Aeroplane wing structure -- airflow question

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Why the air splitted at point a of aeroplane wing's cross section meet at point b simulatneously,
 

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russ_watters

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Why the air splitted at point a of aeroplane wing's cross section meet at point b simulatneously,
The air does not meet at point b simultaneously - in fact the air above the wing gets there first. Does your text explicitly say something about this?
 

A.T.

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Why the air splitted at point a of aeroplane wing's cross section meet at point b simulatneously,
It doesn't. See 25sec into this video:

 
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Why the air splitted at point a of aeroplane wing's cross section meet at point b simulatneously,
sir see the text from which I am reading,
They have written the same thing.
 

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berkeman

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sir see the text from which I am reading,
They have written the same thing.
Can you provide a link to that text, or at least the title and author and edition? Thanks. :smile:
 
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Can you provide a link to that text, or at least the title and author and edition? Thanks. :smile:
Sir I got this text from my coaching institute.
 

berkeman

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Sir I got this text from my coaching institute.
Well, since it is suspect at this point, it would be good to get more information about it so we can figure out if the person putting it together doesn't understand the subject really well, or if perhaps there is some other issue with your/our understanding of what they wrote.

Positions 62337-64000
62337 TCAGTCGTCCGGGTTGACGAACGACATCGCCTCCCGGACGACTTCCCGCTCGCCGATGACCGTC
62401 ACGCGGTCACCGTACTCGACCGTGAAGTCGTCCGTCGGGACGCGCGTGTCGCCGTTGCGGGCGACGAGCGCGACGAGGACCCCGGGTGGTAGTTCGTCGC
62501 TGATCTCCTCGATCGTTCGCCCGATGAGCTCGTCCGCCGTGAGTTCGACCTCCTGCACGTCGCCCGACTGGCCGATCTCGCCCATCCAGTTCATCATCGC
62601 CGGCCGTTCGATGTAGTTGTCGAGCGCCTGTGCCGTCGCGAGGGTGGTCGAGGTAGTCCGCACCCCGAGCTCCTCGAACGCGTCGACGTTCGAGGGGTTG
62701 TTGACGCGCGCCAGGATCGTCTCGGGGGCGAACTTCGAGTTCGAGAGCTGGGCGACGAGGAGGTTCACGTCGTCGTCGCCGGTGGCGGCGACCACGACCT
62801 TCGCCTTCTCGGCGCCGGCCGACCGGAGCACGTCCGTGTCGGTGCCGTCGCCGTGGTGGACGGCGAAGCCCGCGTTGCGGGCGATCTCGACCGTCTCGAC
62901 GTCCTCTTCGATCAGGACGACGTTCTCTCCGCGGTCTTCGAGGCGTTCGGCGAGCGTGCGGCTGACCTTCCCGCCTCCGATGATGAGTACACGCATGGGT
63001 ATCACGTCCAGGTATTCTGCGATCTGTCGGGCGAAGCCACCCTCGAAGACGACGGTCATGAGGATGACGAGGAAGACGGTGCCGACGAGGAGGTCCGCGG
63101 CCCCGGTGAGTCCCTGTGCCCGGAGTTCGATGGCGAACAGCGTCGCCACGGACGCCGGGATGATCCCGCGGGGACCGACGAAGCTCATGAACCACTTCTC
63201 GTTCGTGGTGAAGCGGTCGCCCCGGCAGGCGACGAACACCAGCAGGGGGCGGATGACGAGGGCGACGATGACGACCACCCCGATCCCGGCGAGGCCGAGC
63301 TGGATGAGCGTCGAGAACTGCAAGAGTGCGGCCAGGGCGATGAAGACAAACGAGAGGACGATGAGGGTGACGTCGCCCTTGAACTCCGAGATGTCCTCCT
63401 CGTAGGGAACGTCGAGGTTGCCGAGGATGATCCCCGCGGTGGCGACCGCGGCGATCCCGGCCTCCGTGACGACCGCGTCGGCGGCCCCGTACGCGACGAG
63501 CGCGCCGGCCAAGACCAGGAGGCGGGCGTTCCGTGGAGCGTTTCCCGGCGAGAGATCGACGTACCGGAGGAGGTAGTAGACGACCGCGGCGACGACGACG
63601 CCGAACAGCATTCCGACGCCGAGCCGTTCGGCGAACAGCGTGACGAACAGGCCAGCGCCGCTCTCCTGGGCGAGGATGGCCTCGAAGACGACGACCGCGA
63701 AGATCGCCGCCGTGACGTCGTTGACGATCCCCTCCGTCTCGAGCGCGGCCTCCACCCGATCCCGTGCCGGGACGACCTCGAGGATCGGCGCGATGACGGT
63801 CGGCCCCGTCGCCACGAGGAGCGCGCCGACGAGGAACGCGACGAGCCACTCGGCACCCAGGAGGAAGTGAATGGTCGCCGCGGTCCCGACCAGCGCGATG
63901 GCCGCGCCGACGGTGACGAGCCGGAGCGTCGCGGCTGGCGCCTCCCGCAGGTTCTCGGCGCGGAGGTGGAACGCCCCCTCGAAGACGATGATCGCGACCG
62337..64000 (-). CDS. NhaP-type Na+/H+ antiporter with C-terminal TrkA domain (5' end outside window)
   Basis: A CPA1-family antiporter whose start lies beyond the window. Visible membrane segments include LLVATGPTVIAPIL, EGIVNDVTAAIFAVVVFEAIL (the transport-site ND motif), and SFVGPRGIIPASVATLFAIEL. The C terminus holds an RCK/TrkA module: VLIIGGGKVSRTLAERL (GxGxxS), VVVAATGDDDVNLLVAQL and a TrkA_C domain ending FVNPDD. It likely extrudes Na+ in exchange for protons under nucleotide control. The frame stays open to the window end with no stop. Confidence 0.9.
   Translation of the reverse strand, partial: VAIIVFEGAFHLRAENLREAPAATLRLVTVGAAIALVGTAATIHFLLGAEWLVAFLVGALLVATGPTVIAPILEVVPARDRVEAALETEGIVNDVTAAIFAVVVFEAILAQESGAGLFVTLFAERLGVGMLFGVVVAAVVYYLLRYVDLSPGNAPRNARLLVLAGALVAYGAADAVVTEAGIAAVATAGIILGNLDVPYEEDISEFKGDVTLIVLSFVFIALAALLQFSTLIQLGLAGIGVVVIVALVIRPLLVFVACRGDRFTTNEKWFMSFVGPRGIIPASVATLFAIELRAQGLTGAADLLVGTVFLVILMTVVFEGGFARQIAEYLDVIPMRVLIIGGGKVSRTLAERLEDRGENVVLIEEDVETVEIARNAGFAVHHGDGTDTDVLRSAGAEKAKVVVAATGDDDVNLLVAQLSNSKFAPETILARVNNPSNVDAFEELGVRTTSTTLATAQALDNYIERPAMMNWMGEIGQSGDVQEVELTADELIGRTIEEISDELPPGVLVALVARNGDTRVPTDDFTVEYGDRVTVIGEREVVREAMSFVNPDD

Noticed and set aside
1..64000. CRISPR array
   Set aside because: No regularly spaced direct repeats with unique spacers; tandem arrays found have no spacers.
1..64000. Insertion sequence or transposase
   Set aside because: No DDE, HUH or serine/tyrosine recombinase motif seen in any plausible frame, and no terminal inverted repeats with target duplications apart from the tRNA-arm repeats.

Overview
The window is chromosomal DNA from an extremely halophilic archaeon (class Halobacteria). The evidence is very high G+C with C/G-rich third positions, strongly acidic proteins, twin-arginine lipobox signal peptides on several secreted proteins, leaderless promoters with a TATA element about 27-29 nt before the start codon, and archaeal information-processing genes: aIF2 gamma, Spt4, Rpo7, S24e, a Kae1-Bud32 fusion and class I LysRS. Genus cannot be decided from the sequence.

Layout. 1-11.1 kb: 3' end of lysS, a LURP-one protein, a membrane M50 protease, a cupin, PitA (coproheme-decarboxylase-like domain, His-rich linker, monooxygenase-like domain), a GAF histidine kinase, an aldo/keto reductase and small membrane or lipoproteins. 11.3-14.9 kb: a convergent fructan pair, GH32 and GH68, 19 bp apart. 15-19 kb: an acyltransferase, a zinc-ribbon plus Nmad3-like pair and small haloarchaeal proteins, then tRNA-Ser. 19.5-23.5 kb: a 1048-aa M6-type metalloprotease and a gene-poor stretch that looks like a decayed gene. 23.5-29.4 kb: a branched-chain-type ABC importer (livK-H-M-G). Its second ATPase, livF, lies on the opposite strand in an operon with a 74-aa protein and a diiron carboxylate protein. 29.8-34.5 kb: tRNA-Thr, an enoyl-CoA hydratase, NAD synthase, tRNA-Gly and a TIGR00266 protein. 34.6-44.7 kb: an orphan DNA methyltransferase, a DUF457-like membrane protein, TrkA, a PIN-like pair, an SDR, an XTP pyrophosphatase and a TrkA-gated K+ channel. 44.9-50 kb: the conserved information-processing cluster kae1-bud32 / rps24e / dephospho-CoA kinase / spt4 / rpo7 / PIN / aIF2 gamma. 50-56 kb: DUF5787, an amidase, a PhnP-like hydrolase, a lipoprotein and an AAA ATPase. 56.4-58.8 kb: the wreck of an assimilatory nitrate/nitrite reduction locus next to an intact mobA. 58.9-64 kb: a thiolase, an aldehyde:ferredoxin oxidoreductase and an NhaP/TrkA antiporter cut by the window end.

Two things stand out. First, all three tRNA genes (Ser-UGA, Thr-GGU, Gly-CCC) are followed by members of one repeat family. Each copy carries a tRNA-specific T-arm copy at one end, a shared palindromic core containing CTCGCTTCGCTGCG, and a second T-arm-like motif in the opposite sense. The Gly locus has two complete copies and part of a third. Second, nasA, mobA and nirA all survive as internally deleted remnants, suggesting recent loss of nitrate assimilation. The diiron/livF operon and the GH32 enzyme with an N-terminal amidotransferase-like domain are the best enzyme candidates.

Perhaps you could forward a link to this PF thread to your "coaching institute" to see if they have a response? Thanks.
 
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Can anyone explain me why the speed of air splitted on top has more speed.
 
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FactChecker

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You will see many intuitively simple explanations of lift. They are all wrong or at least incomplete. The real explanation of the lift force is unsatisfyingly complicated.

If small packets of air are traced along so that they satisfy all the physics equations (a very complicated process of computational fluid dynamics (CFD)), they end up with a net downward motion after the wing has passed. They also travel faster over the top and reach the trailing edge sooner than the packets beneath the wing. The net downward motion of the air is an action for which the equal and opposite reaction is a lift force on the wing.

Here is a Youtube video, referencing the Coanda Effect, that might interest you.

PS. The motion of the air also exerts a nose-down rotational moment on the wing.
 
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berkeman

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Thanks to all 😊
 

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